Jefferson-Morgan Middle/Senior High School is a small, rural, public school in the Jefferson-Morgan School District. It is located in Jefferson, Pennsylvania, about 55 miles south of Pittsburgh in northeastern Greene County. Enrollment was 395 students in grades 7–12 in 2012, with 161 pupils eligible for a federal free or reduced-price lunch due to the family meeting the federal poverty level. The school employed 35 teachers, yielding a student–teacher ratio of 11:1. The school is a federally designated Title I school. According to a report by the Pennsylvania Department of Education, 100% teachers were rated "Highly Qualified" under No Child Left Behind Act.

Professional career

Gray was signed by the Brooklyn Dodgers as an amateur free agent and played for them in their minor league system from 1950 to 1952, while playing at three different levels. [5] At age 18, he attended a tryout at Dodgertown in Vero Beach, Florida during the 1949 spring training. [4]

Holman Stadium (Vero Beach)

Holman Stadium is a baseball stadium in Vero Beach, Florida, built in 1953 from an abandoned Naval base, to accommodate spring training for the Brooklyn Dodgers as part of a complex now called Historic Dodgertown. In addition to the Dodgers' spring games, it was also the home of the Vero Beach Devil Rays, previously the Vero Beach Dodgers, of the Florida State League, through the 2008 season. Official seating capacity is 6,500.

Vero Beach, Florida City in Florida, United States

Vero Beach is a city in and the seat of Indian River County, Florida, United States. According to the U.S. Census Bureau's 2010 data, the city had a population of 15,220.

Gray reported to Class D Sheboygan Indians in 1950, batting a .310 average and 11 home runs in 122 games. In 1951 he spent time with two clubs, hitting .221 in 21 games for the Greenwood Dodgers and made 110 appearances with the Valdosta Dodgers, batting for them .302 with six home runs, while leading the Georgia–Florida League in runs scored with 118 and also played third base for the All-Star team. Promoted to Class B Miami Sun Sox in 1952 he dropped to a .240 average with three homers in 153 games. [4] [5]

The Sheboygan Indians were a minor-league baseball team based in Sheboygan, Wisconsin.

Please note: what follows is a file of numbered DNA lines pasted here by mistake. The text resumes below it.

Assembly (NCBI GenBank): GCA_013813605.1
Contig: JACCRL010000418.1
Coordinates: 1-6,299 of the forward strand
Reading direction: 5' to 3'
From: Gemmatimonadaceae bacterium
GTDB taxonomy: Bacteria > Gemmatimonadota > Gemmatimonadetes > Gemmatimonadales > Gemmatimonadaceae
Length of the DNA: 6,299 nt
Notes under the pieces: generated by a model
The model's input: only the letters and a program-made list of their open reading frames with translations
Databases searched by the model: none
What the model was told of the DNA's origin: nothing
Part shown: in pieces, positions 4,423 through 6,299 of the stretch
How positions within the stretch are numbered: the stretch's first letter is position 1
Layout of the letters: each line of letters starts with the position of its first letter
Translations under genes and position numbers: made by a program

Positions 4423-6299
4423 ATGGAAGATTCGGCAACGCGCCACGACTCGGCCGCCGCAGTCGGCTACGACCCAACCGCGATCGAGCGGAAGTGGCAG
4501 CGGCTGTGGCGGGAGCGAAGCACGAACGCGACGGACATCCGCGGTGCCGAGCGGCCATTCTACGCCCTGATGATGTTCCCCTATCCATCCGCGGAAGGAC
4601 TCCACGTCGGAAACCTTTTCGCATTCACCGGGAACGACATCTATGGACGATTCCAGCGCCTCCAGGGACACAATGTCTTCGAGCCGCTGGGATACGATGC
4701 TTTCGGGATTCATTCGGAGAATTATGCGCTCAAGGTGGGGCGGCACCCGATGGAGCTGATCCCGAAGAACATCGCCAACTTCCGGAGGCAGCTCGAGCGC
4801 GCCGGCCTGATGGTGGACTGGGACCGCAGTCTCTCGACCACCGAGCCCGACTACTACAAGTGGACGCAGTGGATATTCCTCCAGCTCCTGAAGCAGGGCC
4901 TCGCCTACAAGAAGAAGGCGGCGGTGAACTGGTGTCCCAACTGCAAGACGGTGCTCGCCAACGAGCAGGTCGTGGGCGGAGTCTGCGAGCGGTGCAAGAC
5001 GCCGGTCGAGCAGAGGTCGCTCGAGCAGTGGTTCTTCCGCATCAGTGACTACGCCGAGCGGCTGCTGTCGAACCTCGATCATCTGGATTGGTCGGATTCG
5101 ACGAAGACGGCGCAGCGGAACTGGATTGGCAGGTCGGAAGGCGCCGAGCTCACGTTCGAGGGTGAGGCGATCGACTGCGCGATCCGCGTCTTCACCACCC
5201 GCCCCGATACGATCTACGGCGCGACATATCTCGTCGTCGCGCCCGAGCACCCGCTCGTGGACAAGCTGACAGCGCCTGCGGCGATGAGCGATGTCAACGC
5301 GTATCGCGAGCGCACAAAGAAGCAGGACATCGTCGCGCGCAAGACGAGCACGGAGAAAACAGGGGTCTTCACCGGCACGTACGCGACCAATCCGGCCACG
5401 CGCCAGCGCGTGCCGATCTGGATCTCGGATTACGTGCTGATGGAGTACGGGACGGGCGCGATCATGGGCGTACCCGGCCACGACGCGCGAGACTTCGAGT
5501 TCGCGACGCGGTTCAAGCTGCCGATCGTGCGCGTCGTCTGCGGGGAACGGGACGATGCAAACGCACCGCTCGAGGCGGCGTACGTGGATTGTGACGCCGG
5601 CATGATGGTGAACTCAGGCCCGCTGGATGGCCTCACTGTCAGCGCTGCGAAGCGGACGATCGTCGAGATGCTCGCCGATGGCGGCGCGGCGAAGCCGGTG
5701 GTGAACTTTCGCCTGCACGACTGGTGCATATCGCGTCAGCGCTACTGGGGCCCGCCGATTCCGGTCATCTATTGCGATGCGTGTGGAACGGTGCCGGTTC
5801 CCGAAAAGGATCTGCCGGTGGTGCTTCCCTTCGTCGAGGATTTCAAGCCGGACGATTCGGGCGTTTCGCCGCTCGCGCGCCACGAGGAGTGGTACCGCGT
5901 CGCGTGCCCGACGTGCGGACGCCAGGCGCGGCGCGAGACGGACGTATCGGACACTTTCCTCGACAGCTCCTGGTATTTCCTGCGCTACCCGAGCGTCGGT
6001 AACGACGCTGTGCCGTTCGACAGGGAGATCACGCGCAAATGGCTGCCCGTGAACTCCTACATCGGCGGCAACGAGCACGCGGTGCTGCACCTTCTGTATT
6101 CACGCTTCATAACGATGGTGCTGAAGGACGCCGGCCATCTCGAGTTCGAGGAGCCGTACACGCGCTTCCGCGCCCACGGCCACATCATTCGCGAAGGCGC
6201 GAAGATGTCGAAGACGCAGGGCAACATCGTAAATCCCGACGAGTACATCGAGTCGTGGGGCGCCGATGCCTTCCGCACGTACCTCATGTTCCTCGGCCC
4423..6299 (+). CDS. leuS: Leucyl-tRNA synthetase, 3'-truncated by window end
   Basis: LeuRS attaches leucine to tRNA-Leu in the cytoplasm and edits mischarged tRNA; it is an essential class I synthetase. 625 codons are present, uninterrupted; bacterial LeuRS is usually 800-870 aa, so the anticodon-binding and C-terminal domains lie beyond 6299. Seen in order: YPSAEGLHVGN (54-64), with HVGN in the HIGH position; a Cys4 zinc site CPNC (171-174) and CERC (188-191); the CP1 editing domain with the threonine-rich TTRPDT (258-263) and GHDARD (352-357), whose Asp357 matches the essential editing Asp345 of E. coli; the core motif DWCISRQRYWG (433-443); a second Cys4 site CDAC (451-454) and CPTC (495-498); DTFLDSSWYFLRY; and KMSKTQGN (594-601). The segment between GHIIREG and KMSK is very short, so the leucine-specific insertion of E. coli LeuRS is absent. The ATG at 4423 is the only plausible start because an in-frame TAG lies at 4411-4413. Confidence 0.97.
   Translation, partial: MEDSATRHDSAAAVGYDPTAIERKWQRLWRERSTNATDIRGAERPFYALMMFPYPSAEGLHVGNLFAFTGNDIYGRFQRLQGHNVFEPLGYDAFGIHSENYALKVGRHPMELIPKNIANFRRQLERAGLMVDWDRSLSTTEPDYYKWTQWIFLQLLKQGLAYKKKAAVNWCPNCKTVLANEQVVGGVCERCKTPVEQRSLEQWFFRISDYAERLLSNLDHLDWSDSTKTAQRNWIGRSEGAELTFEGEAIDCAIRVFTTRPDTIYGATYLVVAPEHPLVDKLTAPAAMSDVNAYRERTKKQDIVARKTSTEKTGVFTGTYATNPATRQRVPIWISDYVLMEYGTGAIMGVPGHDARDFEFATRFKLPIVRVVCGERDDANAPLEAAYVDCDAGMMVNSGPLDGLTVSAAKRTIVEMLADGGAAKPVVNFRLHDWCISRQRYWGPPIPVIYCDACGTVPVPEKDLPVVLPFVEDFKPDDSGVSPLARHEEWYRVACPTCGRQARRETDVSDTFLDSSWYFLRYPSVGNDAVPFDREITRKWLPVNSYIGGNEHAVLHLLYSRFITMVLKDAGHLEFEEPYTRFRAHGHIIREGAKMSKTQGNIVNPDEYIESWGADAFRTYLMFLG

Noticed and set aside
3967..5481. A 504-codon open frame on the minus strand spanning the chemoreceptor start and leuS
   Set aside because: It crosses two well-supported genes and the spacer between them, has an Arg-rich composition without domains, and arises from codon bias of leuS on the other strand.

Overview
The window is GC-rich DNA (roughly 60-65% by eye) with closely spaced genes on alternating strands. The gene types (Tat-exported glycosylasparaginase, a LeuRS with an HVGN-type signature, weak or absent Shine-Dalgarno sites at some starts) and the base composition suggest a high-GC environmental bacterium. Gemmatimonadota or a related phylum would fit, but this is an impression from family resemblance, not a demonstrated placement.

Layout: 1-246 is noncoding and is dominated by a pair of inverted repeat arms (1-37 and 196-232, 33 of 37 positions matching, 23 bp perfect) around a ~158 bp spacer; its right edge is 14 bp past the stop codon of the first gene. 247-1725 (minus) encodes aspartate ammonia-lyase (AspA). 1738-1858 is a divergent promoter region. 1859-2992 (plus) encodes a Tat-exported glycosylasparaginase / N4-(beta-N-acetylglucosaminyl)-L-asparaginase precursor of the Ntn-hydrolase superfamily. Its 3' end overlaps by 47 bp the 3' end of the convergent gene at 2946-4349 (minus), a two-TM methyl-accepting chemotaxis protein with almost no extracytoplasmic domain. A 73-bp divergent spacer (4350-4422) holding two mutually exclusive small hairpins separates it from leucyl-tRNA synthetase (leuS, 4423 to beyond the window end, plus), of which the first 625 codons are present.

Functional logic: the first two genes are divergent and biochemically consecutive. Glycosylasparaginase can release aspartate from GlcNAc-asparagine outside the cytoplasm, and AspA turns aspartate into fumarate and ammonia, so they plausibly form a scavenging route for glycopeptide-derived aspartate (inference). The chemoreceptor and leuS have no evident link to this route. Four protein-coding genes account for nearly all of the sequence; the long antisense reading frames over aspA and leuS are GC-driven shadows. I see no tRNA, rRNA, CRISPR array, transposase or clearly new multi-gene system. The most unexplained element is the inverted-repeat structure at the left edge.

Batting average (baseball)

In baseball, the batting average (BA) is defined by the number of hits divided by at bats. It is usually reported to three decimal places and read without the decimal: A player with a batting average of .300 is "batting three-hundred." If necessary to break ties, batting averages could be taken beyond the .001 measurement. In this context, a .001 is considered a "point," such that a .235 batter is 5 points higher than a .230 batter.

The Greenwood Dodgers were a minor league baseball team, affiliated with the Brooklyn Dodgers that was based in Greenwood, Mississippi. They played in the Cotton States League and operated from 1934–1940 and 1947 and 1952. The team won the league championship in 1947.

But as many baseball players, Gray had his career interrupted during Korean War and he was for two years after enlisting in the military service. [1]

Korean War 1950–1953 war between North Korea and South Korea

The Korean War was a war between North Korea and South Korea. The war began on 25 June 1950 when North Korea invaded South Korea following a series of clashes along the border.

"I did not go to Korea," he explained in an interview. "I was fortunate and contracted pneumonia and I went to the hospital, the outfit that I was with finished their basic training and went to Korea. I stayed at Fort Leonard Wood in Missouri and I played baseball there for two years. On our ball club in the service we had about six or seven guys that went on to play in the major leagues. Whitey Herzog was on our team. I really grew up a lot in those two years in the service", he added. [4]

Following his discharge, in 1955 he joined the Fort Worth Cats of the Texas League for two seasons. In 1955 he batted .251 with six home runs and 50 runs batted in, and improved to .285 with 24 homers and 91 RBIs in 155 games during the 1956 season. [5]